by Hilary White, Rome Correspondent, LifeSiteNews.com
Pope Francis surprised about 40,000 Italian and international participants in today’s Marcia per la Vita (March for Life) Internazionale in Rome this morning, when he left the Apostolic Palace to greet them personally from his popemobile in the street where they were lined up.
Monsignore Ignacio Barreiro, the head of the Rome office of Human Life International, told LifeSiteNews.com that for the pope to have effectively joined the March for Life was highly unusual.
Since his election, the pope has gained a reputation for making spontaneous gestures that have sometimes taxed his security staff, beginning with taking the bus back to his temporary residence with the other cardinals the night of his election, instead of the car reserved for the pope.
In this case, however, the Vatican appeared to have prepared the event ahead of time. Monsignore Barreiro noted they had prepared crowd control barriers to guide the popemobile out of St. Peter’s square and across the adjacent piazza and down the wide Via della Conciliazione that leads up the Basilica.
But if organizers knew about a planned appearance by the pope at the march, they made no mention of it before the event, leaving participants delighted by the unexpected arrival of the pontiff.
The pope also gave a shout-out to the marchers from his usual weekly Regina Coeli address, briefly welcoming them and endorsing a European-wide pro-life petition against embryo research.
The ‘One of Us’ campaign is seeking to gain 1 million signatures as part of a European Citizen Initiative. If organizers of the campaign achieve their goal the European Parliament is duty-bound to schedule a debate on the issue.
“I invite you to keep the attention of everyone on the important issue of respect for human life from the moment of conception,” the pope told the marchers.
He also invited all to attend the Vatican’s “Evangelium Vitae Day,” which he said would be “a special moment especially for those who care about the defense of the sanctity of human life,” to take place “in the context of the Year of Faith,” on 15 and 16 June.
March organisers were delighted with the greeting and with the extraordinary surge of numbers from last year’s march, which attracted 15,000 from around the country.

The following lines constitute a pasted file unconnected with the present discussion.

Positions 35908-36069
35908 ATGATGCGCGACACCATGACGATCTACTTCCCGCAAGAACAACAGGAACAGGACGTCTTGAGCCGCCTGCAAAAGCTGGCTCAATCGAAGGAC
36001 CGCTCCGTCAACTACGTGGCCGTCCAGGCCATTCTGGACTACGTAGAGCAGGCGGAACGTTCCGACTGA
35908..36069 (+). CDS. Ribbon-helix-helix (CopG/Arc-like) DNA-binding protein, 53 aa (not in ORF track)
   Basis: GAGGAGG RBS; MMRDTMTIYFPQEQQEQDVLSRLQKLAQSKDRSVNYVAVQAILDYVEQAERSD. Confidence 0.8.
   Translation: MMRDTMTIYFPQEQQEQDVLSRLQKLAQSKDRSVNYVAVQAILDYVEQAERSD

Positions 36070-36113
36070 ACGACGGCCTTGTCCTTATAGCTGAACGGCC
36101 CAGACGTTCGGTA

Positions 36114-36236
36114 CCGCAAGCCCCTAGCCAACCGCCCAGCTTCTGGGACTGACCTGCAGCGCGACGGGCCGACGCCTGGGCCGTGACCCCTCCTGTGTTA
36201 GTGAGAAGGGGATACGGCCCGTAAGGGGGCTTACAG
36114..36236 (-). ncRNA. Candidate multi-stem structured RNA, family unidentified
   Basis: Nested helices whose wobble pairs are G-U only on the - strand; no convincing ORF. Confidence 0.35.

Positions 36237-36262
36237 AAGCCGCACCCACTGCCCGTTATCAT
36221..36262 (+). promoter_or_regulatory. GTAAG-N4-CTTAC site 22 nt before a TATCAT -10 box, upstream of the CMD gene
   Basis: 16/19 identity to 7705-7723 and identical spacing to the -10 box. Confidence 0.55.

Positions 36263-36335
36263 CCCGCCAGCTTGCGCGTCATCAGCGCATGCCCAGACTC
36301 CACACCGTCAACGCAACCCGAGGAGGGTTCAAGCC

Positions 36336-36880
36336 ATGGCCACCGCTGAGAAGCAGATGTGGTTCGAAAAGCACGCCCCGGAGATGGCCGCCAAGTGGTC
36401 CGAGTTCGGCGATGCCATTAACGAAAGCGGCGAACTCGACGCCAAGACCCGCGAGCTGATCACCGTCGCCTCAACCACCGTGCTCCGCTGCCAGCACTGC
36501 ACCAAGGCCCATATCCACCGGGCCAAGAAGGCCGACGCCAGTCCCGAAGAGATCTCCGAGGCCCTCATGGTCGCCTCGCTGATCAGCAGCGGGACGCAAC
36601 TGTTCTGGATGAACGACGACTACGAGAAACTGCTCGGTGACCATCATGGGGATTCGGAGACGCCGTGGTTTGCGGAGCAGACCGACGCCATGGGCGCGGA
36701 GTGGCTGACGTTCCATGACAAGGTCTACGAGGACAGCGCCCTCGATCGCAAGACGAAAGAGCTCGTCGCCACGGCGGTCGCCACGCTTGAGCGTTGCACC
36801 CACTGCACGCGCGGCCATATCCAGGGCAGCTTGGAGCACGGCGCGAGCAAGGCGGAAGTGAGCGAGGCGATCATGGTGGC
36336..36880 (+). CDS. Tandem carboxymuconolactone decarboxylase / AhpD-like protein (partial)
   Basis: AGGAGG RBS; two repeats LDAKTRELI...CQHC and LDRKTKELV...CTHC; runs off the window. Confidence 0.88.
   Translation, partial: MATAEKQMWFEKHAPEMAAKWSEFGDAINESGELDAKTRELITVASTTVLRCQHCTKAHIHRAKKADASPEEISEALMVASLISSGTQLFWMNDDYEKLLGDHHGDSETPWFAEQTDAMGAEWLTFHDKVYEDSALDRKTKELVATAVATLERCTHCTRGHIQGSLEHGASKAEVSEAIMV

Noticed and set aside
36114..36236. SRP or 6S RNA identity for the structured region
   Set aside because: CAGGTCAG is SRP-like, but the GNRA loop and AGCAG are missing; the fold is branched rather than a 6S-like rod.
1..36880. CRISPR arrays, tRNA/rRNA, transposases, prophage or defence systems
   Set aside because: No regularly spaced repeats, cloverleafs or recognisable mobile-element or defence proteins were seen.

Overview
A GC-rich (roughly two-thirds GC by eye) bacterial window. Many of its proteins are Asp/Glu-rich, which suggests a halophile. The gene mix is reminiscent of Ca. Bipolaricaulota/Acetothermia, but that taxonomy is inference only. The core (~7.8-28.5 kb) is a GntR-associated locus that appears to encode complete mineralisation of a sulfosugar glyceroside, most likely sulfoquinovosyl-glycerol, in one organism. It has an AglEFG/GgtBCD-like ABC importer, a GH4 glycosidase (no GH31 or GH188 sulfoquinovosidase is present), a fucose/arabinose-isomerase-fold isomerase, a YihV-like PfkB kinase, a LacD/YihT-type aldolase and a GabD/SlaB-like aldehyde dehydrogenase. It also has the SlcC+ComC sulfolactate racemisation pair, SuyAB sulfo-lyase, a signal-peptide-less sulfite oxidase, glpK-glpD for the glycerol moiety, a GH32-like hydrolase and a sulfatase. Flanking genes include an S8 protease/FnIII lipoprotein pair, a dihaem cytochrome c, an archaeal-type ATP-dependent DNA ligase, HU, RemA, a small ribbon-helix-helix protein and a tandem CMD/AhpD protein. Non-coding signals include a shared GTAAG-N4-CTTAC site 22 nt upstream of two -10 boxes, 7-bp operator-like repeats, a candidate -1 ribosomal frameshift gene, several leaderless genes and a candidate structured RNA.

“The welcome of Pope Francis represents the highest recognition for the initiative and the confirmation of the sensitivity of the Pope to the non-negotiable principles, beginning with the right to life,” organisers said.
Mons. Barreiro also described the dramatic increase in numbers, from 1000 two years ago, to 15,000 last year, to about 40,000 today. This he put down to the hard work of the organisers in helping thousands come by bus from up and down the length of Italy, and to a “renewed awareness” among the public that Italy’s abortion law “must be abrogated.”
“The people are now really certain that we have to stake a stronger position than that which has been held in the past by some Italian pro-life groups.”
The pope is known for his strong defense of the right to life.
In 2005, as activists urged Argentina to legalize abortion, the future pontiff urged Catholics to defend the right to life even if they “deliver you to the courts” or “have you killed.”
At a Mass in Buenos Aires on Aug. 31st, 2005 in honor of St. Raymond Nonnatus (Raymond “the unborn”), who is revered as the holy protector of pregnant women, the then-Cardinal said that promoting life is “a road that is full of wolves.”
“Perhaps for that reason they might bring us to the courts. Perhaps, for that reason, for caring for life, they might kill us,” he said. “We should think about the Christian martyrs. They killed them for preaching this Gospel of life, this Gospel that Jesus brought. But Jesus gives us the strength.”
John Jalsevac contributed to this story.